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Building a Short Strangles Portfolio


In my last article I showed you what you can expect selling short strangles and straddles and how much leverage is appropriate. Today I want to show you how to build a well diversified short strangle/straddle portfolio and how to trade it through difficult times.

Lately we experienced a 7% down move in the S&P 500.
 

01. SPY Chart.png

image source: TOS trading platform

 

We have also seen an explosion in the VIX.

VIX Chart.png

image source: TOS trading platform

 

All in all a pretty shitty situation if you have a delta neutral short premium portfolio.
 

So let's have a look how a portfolio consisting of 30 delta short strangles and/or atm short straddles in IWM, FXE, TLT, GLD, XLE, which was started before this wild ride in the markets happened, would have performed.
 

Set up

As shown in my booksIWM, FXE, TLT, GLD, XLE are the most uncorrelated ETFs. With these underlyings you have exposure to the Russell 2000, the Euro Currency, Bonds, Gold and the Oil Sector.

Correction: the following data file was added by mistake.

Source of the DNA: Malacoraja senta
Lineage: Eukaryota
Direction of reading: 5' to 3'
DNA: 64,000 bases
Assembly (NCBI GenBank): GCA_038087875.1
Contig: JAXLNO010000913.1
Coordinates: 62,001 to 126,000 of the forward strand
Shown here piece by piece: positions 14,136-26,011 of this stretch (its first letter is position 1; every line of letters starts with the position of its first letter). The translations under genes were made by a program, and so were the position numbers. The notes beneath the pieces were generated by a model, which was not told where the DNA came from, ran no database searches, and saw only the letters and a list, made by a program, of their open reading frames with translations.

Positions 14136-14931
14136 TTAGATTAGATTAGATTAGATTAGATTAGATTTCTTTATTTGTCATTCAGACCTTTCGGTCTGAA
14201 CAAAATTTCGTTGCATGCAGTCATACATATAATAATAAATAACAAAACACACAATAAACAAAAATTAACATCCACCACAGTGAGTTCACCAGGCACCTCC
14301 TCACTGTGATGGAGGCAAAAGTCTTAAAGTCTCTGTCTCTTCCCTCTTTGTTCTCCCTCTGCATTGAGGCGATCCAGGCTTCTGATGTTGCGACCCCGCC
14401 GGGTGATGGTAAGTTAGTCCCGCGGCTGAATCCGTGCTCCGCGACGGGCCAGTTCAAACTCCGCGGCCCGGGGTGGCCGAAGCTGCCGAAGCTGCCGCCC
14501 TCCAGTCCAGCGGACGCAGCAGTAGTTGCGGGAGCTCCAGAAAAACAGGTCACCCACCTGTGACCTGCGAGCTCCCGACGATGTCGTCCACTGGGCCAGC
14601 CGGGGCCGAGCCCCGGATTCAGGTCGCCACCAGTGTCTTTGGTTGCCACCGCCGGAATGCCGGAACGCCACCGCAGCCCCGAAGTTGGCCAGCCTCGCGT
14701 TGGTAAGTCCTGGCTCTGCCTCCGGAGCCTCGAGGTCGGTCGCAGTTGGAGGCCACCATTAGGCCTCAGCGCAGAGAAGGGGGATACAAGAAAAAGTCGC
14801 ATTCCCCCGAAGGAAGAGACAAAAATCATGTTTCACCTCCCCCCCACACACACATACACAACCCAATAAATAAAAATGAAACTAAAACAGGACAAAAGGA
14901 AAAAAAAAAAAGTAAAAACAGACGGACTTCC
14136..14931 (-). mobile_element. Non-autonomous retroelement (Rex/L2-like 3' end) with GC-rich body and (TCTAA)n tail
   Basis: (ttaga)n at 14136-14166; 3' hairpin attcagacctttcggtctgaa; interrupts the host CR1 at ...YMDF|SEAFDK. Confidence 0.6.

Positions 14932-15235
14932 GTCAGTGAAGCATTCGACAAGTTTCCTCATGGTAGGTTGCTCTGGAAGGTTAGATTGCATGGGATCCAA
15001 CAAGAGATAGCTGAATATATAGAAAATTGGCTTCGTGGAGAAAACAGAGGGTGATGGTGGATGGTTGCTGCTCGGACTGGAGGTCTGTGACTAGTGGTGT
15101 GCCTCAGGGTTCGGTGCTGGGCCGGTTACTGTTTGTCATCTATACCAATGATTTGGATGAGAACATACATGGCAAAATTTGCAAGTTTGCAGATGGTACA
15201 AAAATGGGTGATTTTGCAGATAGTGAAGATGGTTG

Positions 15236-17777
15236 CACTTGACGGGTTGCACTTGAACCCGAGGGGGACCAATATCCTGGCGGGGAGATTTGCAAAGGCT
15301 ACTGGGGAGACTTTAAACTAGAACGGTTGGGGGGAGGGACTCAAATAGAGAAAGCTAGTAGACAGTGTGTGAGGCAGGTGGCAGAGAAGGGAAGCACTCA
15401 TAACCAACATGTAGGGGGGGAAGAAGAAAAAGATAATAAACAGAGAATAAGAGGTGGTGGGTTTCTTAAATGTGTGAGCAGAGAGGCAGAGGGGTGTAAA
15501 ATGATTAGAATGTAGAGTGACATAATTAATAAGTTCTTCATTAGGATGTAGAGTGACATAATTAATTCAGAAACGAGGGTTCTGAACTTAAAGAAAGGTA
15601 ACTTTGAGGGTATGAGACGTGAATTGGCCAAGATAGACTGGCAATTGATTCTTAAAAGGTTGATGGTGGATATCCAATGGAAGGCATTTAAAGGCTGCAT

Rules

  • $100k portfolio
  • capital allocation based on the VIX (20-25% allocation in very low VIX environment, 40-50% in a high VIX environment)
  • equal buying power in all underlyings
  • never go above 3x leverage in notional value
  • 30 delta short strangles or atm straddles
  • about 45 DTE
  • profit target = 16 delta strangle credit at trade entry
  • close all positions at 21 DTE if profit target is not hit before
  • if short strike in strangles gets hit, roll untested side into a short straddle (original profit target doesn't change)
  • if break even in a short straddle gets hit, roll untested side to the new atm strike (going inverted)
  • if IVR in IWM goes above 50% and/or VIX makes a big up move, add aggressive short delta strangle to balance deltas
     

Portfolio Performance

As a starting date I picked July 30th 2019, probably the worst day in this expiration cycle to start this kind of portfolio. Since the VIX and IVR was pretty low at this moment, I committed only a little bit above 25% of my net liq.